In The Karma Sense Eating Plan, I do a review of the world-saving potential of people eating more vegetables and I do it from an inside-out perspective of the Save the World model. There is no reason to do it that way and for a GMO analysis, I’ll do it from the outside-in.
The Planet, Other Sentient Beings and The Population At-Large
After pouring through all available research, the NAS uncovered no proof that GMOs are a danger to the planet or the creatures that occupy it. Science says GMOs have the potential to improve world nutrition and to reduce dependency on substances that can damage the environment.
I believe the science. I’m confused by people who look down on climate change deniers because they “ignore the science” while they look down on GMOs because they don’t believe the science.
Furthermore, we already depend on GMOs for that other class of substances people put in their bodies, medicine. The ebola vaccine, insulin, human growth hormones and chemotherapy drugs are all made with GMO technology. Why is it that between ebola, diabetes, HIV/AIDS, cancer and malnutrition we only get skeeved out about using GMOs for the last one?
I understand when people are skeptical of all the science and all the applications. I don’t agree but I understand. It’s hard for me to understand when that skepticism is applied inconsistently.
But I only trust the science to a point. And that is why I also agree with the NAS’ careful optimism. I say it’s careful because they call for improved regulation of GMO research, usage and packaging. Existing regulations, such as those that prevent monopolistic practices, have to be updated to protect small farms. There also should be careful monitoring of the evolution of superweeds and superpests. Yes evolution is another one of those crazy scientific theories I believe.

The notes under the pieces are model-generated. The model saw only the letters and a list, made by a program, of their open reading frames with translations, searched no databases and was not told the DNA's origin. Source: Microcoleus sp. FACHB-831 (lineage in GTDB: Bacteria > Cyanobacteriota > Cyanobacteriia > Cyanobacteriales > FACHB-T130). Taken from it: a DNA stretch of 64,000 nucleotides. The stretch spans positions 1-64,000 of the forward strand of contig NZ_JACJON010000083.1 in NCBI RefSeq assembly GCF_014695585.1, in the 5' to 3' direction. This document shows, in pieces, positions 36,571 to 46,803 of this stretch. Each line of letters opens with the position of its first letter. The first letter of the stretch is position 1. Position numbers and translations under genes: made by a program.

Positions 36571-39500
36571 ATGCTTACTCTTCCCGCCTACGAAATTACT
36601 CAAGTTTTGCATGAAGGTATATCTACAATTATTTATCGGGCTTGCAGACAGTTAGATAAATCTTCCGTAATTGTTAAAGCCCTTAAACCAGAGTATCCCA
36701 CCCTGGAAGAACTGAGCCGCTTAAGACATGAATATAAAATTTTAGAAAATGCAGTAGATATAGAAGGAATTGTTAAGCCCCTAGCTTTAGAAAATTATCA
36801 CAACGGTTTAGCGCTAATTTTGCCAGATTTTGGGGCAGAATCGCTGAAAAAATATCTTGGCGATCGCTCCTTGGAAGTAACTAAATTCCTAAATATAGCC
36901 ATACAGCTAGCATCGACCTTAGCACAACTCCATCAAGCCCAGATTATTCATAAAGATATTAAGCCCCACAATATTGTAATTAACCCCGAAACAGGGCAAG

Yes, I know. Regulation means government interference. In my view, food security is one of the most welcome places for that interference. Look at the wild wild west that makes up the supplement industry and you see what happens with either no regulation or industry self-regulation. I’ll take the half-a$$ed efforts by the government every time.
I also want to emphasize one more point from the report. Even though the NAS said GMOs have the potential, they also said that GMOs alone would not be a solution to world hunger. GMO increases the supply of food but supply isn’t always the problem. The biggest problems are often logistics (e,g, distribution, storage) and politics (e.g. inefficiency, corruption).
My Loved Ones and Me
I’ll do anything I can to avoid eating GMOs. Here’s my rationale:
- I have the luxury of easy access to foods that don’t depend on GMOs.
- I can afford non-GMO foods.
- People who take this stance ensure there’s an ongoing market for the biodiversity inherent within non-GMO foods.
- It also ensures support for organic and smaller farms who can’t afford to buy from or comply with GMO manufacturers.
These reasons are emotional and an exercise of my free will. They also support my Save the World model that values the outer circles. Maybe when regulations and label laws catch up with the current state of technology, my choices will change. But for now, I’m sticking to this seemingly hypocritical stance.
What about you?
This Post Was Brought to you by The Karma Sense Eating Plan.
If you want to support this blog and its attempt to save the world, please consider purchasing The Karma Sense Eating Plan. Your purchase is a vote of confidence for our mission of “Be Happy. Be Healthy. Save the World!” And of course, I donate all profits to charities that fight poverty and hunger.
(black and white)